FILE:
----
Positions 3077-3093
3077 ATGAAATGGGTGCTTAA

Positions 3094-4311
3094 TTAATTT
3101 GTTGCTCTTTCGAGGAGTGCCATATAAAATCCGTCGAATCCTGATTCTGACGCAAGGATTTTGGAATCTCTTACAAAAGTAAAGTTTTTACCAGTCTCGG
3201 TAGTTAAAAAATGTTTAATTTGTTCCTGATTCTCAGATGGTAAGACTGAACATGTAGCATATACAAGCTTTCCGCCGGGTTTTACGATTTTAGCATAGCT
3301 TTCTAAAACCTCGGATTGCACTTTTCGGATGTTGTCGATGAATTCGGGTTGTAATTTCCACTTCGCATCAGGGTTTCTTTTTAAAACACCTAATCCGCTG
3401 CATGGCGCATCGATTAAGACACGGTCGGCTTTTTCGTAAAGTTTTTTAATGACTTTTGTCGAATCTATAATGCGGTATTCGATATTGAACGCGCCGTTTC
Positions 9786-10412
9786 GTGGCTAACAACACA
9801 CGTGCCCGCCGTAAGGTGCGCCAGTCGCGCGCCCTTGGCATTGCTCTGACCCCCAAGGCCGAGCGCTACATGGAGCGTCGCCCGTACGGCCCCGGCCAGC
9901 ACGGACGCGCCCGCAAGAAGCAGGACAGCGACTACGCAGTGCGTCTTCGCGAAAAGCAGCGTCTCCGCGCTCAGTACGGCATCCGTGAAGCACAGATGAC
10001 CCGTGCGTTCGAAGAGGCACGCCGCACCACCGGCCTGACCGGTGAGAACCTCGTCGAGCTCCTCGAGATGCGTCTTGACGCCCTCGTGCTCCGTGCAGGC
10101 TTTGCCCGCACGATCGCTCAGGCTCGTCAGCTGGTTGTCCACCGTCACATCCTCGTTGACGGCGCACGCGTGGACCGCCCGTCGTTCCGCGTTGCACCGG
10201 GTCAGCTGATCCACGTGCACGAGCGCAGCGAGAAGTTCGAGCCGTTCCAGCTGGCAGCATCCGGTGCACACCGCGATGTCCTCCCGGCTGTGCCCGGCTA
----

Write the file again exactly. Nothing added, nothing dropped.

Positions 3077-3093
3077 ATGAAATGGGTGCTTAA

Positions 3094-4311
3094 TTAATTT
3101 GTTGCTCTTTCGAGGAGTGCCATATAAAATCCGTCGAATCCTGATTCTGACGCAAGGATTTTGGAATCTCTTACAAAAGTAAAGTTTTTACCAGTCTCGG
3201 TAGTTAAAAAATGTTTAATTTGTTCCTGATTCTCAGATGGTAAGACTGAACATGTAGCATATACAAGCTTTCCGCCGGGTTTTACGATTTTAGCATAGCT
3301 TTCTAAAACCTCGGATTGCACTTTTCGGATGTTGTCGATGAATTCGGGTTGTAATTTCCACTTCGCATCAGGGTTTCTTTTTAAAACACCTAATCCGCTG
3401 CATGGCGCATCGATTAAGACACGGTCGGCTTTTTCGTAAAGTTTTTTAATGACTTTTGTCGAATCTATAATGCGGTATTCGATATTGAACGCGCCGTTTC
Positions 9786-10412
9786 GTGGCTAACAACACA
9801 CGTGCCCGCCGTAAGGTGCGCCAGTCGCGCGCCCTTGGCATTGCTCTGACCCCCAAGGCCGAGCGCTACATGGAGCGTCGCCCGTACGGCCCCGGCCAGC
9901 ACGGACGCGCCCGCAAGAAGCAGGACAGCGACTACGCAGTGCGTCTTCGCGAAAAGCAGCGTCTCCGCGCTCAGTACGGCATCCGTGAAGCACAGATGAC
10001 CCGTGCGTTCGAAGAGGCACGCCGCACCACCGGCCTGACCGGTGAGAACCTCGTCGAGCTCCTCGAGATGCGTCTTGACGCCCTCGTGCTCCGTGCAGGC
10101 TTTGCCCGCACGATCGCTCAGGCTCGTCAGCTGGTTGTCCACCGTCACATCCTCGTTGACGGCGCACGCGTGGACCGCCCGTCGTTCCGCGTTGCACCGG
10201 GTCAGCTGATCCACGTGCACGAGCGCAGCGAGAAGTTCGAGCCGTTCCAGCTGGCAGCATCCGGTGCACACCGCGATGTCCTCCCGGCTGTGCCCGGCTA